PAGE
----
Therefore, we should not blindly pursue the development of new sectors and overlook the established pillar industries. The four conventional pillars have become our major economic backbone because they have the edge …
Financial Secretary John Tsang Chun-wah, official blog
Here we have something to put chiropractors out of business. Say goodbye forever to backache. Just get yourself one of these many-pillared spines that John Whiskers favours, the edged ones. Did his teachers ever tell him about mixed metaphors?
But he has certainly distanced himself from his previous boss, former chief executive Donald Tsang Yam-kuen. Only three years ago, Donald announced in a policy address that the four traditional pillar industries (trade, finance, tourism and professional services) were not enough.
We need six more, said Donald. They are to be education, medical services, testing and certification, innovation and technology, environmental industries, and cultural and creative industries. I shall start them up, he pledged.
He was a bit slow about it. From what I can see, the furthest he got was to make a big land grant to a snooty English school that caters to the children of mainland political lords. That's a toe-in-the-water start on one of the six and I am still stumped as to what benefit it will bring Hong Kong. Progress on the other five has consisted of talk alone.
Thus I cannot see it as a big loss that John Whiskers should now implicitly cancel financial support for these six by telling us that the original four are good enough. If anything, it will save us money. Let's rate this a good thing.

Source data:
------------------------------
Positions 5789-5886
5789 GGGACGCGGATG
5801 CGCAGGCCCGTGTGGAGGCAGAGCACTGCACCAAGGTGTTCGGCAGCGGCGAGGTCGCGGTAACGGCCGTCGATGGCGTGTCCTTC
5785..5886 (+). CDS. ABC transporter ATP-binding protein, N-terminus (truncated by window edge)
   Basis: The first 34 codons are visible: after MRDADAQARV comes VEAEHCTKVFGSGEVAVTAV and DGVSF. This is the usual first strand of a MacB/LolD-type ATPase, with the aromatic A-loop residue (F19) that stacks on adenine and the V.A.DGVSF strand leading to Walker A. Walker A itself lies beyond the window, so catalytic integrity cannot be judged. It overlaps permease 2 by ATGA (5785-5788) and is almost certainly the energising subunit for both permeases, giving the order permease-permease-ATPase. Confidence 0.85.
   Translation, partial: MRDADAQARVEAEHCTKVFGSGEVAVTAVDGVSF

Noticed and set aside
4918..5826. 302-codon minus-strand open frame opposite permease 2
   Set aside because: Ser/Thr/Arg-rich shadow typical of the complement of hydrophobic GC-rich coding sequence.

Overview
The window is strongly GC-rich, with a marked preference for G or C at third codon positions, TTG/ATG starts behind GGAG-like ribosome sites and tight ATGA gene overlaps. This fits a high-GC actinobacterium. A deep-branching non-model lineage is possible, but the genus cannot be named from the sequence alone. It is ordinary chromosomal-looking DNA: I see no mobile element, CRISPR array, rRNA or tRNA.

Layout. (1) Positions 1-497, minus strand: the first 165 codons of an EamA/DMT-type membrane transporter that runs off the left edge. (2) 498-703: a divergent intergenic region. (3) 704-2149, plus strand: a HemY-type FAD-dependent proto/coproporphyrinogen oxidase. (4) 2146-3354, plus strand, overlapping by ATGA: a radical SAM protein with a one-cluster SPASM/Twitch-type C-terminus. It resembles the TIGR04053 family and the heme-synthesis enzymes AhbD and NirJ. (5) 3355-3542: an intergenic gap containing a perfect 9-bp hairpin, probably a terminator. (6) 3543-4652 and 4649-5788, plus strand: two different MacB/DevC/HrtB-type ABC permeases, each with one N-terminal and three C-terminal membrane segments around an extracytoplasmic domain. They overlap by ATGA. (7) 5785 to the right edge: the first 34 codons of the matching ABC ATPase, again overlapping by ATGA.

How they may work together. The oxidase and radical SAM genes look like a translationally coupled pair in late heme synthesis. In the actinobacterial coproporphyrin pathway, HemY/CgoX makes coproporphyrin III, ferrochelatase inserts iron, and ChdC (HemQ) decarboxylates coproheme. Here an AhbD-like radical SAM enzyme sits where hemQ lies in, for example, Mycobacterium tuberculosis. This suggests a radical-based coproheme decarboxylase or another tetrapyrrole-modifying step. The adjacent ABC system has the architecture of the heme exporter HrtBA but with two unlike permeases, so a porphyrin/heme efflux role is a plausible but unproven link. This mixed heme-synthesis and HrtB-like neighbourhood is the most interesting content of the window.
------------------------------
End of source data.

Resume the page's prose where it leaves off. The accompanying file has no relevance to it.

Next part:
I find it interesting nonetheless that Donald's big initiatives should so easily be dismissed out of hand by a man he himself appointed financial secretary. You may wonder whether John Whiskers won't find his own big ideas, or those of his new boss, given equally short shrift in their time.
It all begins to have the ring of a Beijing Christmas carol - Seven Strategic Industries, Six New Pillars, Five-Year Plans, Four Modernisations, Three Represents, the Two Chinas Fallacy and a partridge in a pear tree.
No, I mistake myself. Christmas carols have lasting power. Can we be certain that our four "conventional" pillar industries really are so fixed in stone as our financial secretary portrays them?
Go back 30 years and Hong Kong's biggest pillar industry by far was manufacturing, accounting for almost a quarter of gross domestic product. It accounts for barely 1 per cent of GDP now and is not even mentioned in the supposed "conventional" four.
Now take trade, definitely one of the four at present. Just look at our booming container port at Kwai Chung for the proof.
Yes, look at it indeed. Transshipment now accounts for more than 60 per cent of the throughput, up from little more than 20 per cent 15 years ago. The real business of loading and unloading cargo has steadily migrated to ports across the border, which is where it belongs, given that the goods all come from across the border and go there. Methinks our government would be unwise to lean on this particular pillar too heavily in the future.
The fact is we have a parasite economy. It feeds on the mainland's economy and thrives by doing what the mainland cannot or will not do. We thrived on export manufacturing when the mainland's borders were closed. When they opened, we lost the manufacturers. We had a big port when we had the Pearl River Delta's only one. Now we don't. There is no point in wishing it back. We just have to move on.
I cannot say where we will move next. I think it could be arts and entertainment, much as South Korea has come to stand out in this field relative to Japan.
What I do know, however, is that Hong Kong people have always found the next big thing on their own without having to be led to it by the nose through any government initiative. I'm sure this will prove just as true in the future as it has in the past.
So here is an idea for you, Mr Tsang. Forget all your pillars and backbones. Just give us sound administration, and we'll do the rest ourselves.